Will Lower Back Pain Resolve after THA?
Editor’s Note: Research papers intended for presentation at the canceled annual meeting of the American Academy of Orthopaedic Surgeons are now available online at the AAOS Virtual Education Experience. We’ll be highlighting a few of the more interesting papers throughout the summer.
It’s not uncommon for patients who need a total hip arthroplasty (THA) to also complain of lower back pain, which is often related to the change in body mechanics caused by osteoarthritis in the hip. In most patients – but not all – this back pain resolves after THA.
Is there a way for surgeons to predict which THA patients would be more or less likely to experience resolution of back pain after hip surgery?
That was the question researchers from Hospital for Special Surgery and NYU Langone Health sought to answer in their recent study investigating whether the use of spinopelvic parameters – specifically, pelvic incidence and sacral slope change from standing to sitting – could predict the likelihood of lower back pain resolving after THA.
In 500 consecutive THA patients, 204 had documented lower back pain in addition to osteoarthritis of the hip. The researchers collected demographic data and Oswestry Disability Index and Visual Analog Scale scores preoperatively and at 6 weeks and 1 year after surgery. They also obtained biplanar standing and sitting radiographs before surgery to calculate pelvic incidence and sacral slope change.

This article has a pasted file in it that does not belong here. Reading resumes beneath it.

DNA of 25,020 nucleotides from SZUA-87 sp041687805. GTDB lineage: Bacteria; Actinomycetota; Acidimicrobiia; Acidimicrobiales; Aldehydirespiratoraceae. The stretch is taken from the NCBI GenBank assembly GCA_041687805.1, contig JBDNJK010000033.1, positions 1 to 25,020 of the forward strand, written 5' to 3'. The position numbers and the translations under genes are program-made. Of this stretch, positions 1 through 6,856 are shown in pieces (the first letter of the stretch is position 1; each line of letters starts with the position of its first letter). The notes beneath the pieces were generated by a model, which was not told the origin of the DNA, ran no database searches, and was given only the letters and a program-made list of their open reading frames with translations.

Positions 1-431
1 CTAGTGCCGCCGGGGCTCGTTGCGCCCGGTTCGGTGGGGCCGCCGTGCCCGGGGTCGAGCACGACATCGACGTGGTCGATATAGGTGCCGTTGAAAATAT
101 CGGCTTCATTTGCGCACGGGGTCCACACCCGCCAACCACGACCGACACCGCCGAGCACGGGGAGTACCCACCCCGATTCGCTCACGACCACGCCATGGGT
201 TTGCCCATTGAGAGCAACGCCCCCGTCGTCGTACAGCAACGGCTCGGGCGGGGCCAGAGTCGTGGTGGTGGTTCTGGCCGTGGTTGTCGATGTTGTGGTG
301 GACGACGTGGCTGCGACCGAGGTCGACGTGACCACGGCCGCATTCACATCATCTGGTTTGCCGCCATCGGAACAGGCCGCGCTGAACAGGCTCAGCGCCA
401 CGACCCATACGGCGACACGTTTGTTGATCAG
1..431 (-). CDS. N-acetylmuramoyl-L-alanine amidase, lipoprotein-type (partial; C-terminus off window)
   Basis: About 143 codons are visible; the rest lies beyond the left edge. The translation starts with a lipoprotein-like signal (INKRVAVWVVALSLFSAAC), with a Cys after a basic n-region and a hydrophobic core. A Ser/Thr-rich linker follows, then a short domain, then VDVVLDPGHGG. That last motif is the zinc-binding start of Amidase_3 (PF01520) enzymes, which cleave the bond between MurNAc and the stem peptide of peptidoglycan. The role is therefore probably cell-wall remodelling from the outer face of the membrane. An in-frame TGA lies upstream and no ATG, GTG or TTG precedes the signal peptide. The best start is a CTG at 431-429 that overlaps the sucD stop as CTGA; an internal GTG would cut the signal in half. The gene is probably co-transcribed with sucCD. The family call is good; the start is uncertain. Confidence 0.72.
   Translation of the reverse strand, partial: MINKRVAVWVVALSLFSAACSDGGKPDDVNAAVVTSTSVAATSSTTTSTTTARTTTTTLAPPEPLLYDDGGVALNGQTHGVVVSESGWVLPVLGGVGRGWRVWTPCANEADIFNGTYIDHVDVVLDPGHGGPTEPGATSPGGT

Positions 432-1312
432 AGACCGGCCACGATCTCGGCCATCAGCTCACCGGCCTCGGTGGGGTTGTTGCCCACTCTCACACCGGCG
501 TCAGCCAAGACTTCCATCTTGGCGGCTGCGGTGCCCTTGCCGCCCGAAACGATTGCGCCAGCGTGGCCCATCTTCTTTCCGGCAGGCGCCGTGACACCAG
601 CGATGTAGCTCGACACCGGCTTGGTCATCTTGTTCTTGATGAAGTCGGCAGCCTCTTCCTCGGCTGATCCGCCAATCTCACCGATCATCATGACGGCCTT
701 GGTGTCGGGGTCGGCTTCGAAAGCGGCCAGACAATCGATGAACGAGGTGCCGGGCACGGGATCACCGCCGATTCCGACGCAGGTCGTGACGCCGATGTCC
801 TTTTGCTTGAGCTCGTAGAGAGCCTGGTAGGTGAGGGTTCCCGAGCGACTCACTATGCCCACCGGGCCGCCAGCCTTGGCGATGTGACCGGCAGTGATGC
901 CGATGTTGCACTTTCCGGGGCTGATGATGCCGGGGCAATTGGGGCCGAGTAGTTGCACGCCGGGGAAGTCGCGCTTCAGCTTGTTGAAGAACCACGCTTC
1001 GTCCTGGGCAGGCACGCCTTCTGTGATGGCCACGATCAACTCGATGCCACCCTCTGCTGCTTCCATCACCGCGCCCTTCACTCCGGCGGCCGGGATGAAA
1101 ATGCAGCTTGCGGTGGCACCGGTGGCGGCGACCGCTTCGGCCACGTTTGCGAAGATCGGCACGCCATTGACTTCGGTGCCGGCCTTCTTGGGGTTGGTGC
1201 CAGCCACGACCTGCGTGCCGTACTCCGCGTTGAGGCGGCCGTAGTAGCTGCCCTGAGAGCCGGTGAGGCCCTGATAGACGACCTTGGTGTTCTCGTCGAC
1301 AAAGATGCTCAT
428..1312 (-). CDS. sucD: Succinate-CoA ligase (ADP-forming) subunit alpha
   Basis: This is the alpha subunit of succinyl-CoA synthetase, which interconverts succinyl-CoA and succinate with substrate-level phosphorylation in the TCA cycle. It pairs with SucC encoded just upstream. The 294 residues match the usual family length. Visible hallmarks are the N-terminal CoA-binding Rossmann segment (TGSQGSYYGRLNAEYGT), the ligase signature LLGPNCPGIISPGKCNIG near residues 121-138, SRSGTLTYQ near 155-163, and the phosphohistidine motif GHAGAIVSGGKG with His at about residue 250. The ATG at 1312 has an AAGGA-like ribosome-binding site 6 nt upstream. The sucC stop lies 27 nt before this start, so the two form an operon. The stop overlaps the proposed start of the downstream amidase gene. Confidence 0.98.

Lower back pain resolved in 82% of patients at a minimum of 1 year after THA. The sacral slope change from standing to sitting was more than 10° in patients whose back pain resolved, compared with less than 10° in those who did not experience improved back pain. Pelvic incidence did not predict whether back pain would resolve.
“There is definitely a group of patients whose back pain predictably goes away after hip replacement surgery, and those are people who have flexible spines,” said lead study author Jonathan M. Vigdorchik, MD, who specializes in hip and knee arthroplasty at HSS. “When we took standing and sitting lateral [radiographs], and we saw specific changes in patients with flexible spines, those were the patients whose back pain very reliably went away. Their back pain was exacerbated or even caused by their hip arthritis.
“Then there were certain patients who had a stiff, degenerative spine whose back pain did not go away, and that is because their spine arthritis had progressed to the point beyond which the hip was causing an effect.”
The findings should help clinicians counsel patients. “If clinicians get these [radiographs] and they see the certain things we saw, they can counsel their patients that their back pain will reliably go away after their hip replacement, and that it is safe to do the hip replacement first as opposed to going through spine surgery first for the back pain Dr. Vigdorchik said.
Vigdorchik JM, Shafi K, Buckland AJ, Carroll KM, Jerabek SA. Does Low Back Pain Improve Following Total Hip Arthroplasty? Paper 529. AAOS Virtual Education Experience.